Back to the 90s: Learning From the First New Urbanists
Not so new towns anymore. But still much to learn.
Back in 1992 (or was it 1993?), I made my first visit to Seaside, Florida, while on a college spring break trip. Yes, you read that right. It may seem especially nerdy; I took time out from cheap beers and crowded beaches to try and learn a little something about a place I’d studied in architecture school. At the time, Seaside had already become a media darling, but was actually quite small. A vast majority of it was unbuilt, but one could tangibly feel the excitement in the air for a new approach to building neighborhoods. My peers and I walked the streets, took a lot of pictures, and spent quite a few hours discussing what we saw, before heading back to the all-too-familiar hotels and beaches in Panama City. Those few hours sealed the deal for me, and likely hundreds of others, to foster a life devoted to urban design and community planning.
Seaside, along with maybe a few dozen other places, were the “new towns” of the first wave of the New Urbanism. These communities, planned and begun in the mid-1980s through the late 90s, helped spawn a movement that transformed how Americans think about life in cities. They created a whole new lexicon, including phrases such as “Traditional Neighborhood Development” (or TND), and “walkable community.” They laid the groundwork for today’s interest in Missing Middle Housing, zoning reform, transportation reform, and tactical urbanism—all ideas that have become mainstream in the world of urban planning, design, and policy. In fact, there’s even a publication called The Lexicon of the New Urbanism.
Now, in the darkness of a dismal 2020, those “TND” days seem like a lifetime ago. And apparently, that’s true for many, since I routinely find today’s younger generation has little knowledge of what transpired in those early years of New Urbanism. In the short-attention-span era we inhabit, 1992 might as well be 100 years ago, and those of us who lived through it routinely find ourselves saying, “you have no idea what it was like in that era.” In America, we have little patience for allowing time to unfold naturally, and apparently little ability to pass on lessons learned and traditions revived. Perhaps this is the fault of all of us who were part of the New Urbanism prior to 2008.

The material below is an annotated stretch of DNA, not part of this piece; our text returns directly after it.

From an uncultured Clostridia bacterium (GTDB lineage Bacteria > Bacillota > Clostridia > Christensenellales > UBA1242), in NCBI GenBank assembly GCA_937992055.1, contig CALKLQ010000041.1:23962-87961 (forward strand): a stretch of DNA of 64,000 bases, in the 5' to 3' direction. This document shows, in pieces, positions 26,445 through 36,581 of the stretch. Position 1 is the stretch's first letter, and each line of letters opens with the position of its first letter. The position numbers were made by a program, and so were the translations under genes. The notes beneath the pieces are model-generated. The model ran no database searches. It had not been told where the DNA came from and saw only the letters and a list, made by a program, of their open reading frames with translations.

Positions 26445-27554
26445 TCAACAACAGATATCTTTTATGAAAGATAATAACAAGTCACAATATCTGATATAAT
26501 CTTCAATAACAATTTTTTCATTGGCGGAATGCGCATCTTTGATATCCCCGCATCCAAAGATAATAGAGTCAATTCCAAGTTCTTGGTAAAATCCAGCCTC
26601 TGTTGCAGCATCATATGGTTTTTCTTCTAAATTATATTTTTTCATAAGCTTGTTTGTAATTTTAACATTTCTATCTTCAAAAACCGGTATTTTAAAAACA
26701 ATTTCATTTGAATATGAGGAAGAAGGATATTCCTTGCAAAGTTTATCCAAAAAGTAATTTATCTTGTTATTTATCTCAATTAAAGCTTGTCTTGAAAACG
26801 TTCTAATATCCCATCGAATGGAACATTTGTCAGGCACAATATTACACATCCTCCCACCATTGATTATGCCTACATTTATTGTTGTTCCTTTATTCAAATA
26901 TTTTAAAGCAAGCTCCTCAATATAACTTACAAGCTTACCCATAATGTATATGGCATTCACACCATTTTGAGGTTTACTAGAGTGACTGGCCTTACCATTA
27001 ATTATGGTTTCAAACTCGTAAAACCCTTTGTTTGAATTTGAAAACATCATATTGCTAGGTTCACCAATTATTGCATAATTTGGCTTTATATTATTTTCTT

I mention 2008 because that is effectively a breaking point for when the focus of urban planning and design discussions shifted. The Great Recession put a halt to so much development, bankrupted projects and developers, and cast aside numerous excellent professionals who’d been laboring to create these places. All of this is tragic not just for the obvious reasons, but also because there are still innumerable lessons to learn for planners, designers, builders, developers, realtors, and all of us from these places.